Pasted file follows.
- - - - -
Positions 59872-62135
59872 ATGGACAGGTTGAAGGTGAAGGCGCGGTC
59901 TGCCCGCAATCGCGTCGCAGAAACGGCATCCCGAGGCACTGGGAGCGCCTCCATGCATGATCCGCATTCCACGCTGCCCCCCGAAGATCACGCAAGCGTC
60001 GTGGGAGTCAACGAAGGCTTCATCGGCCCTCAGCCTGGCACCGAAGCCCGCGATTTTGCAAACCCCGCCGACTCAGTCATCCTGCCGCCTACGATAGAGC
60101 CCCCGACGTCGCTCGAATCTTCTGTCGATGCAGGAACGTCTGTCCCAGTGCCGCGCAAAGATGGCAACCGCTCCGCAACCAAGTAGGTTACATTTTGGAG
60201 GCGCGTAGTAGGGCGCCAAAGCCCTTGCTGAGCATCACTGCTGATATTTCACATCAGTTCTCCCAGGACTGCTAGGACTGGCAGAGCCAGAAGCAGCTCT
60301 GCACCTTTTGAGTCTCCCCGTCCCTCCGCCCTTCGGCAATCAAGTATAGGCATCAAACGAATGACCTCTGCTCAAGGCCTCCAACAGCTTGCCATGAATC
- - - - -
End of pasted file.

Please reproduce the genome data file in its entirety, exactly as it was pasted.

Positions 59872-62135
59872 ATGGACAGGTTGAAGGTGAAGGCGCGGTC
59901 TGCCCGCAATCGCGTCGCAGAAACGGCATCCCGAGGCACTGGGAGCGCCTCCATGCATGATCCGCATTCCACGCTGCCCCCCGAAGATCACGCAAGCGTC
60001 GTGGGAGTCAACGAAGGCTTCATCGGCCCTCAGCCTGGCACCGAAGCCCGCGATTTTGCAAACCCCGCCGACTCAGTCATCCTGCCGCCTACGATAGAGC
60101 CCCCGACGTCGCTCGAATCTTCTGTCGATGCAGGAACGTCTGTCCCAGTGCCGCGCAAAGATGGCAACCGCTCCGCAACCAAGTAGGTTACATTTTGGAG
60201 GCGCGTAGTAGGGCGCCAAAGCCCTTGCTGAGCATCACTGCTGATATTTCACATCAGTTCTCCCAGGACTGCTAGGACTGGCAGAGCCAGAAGCAGCTCT
60301 GCACCTTTTGAGTCTCCCCGTCCCTCCGCCCTTCGGCAATCAAGTATAGGCATCAAACGAATGACCTCTGCTCAAGGCCTCCAACAGCTTGCCATGAATC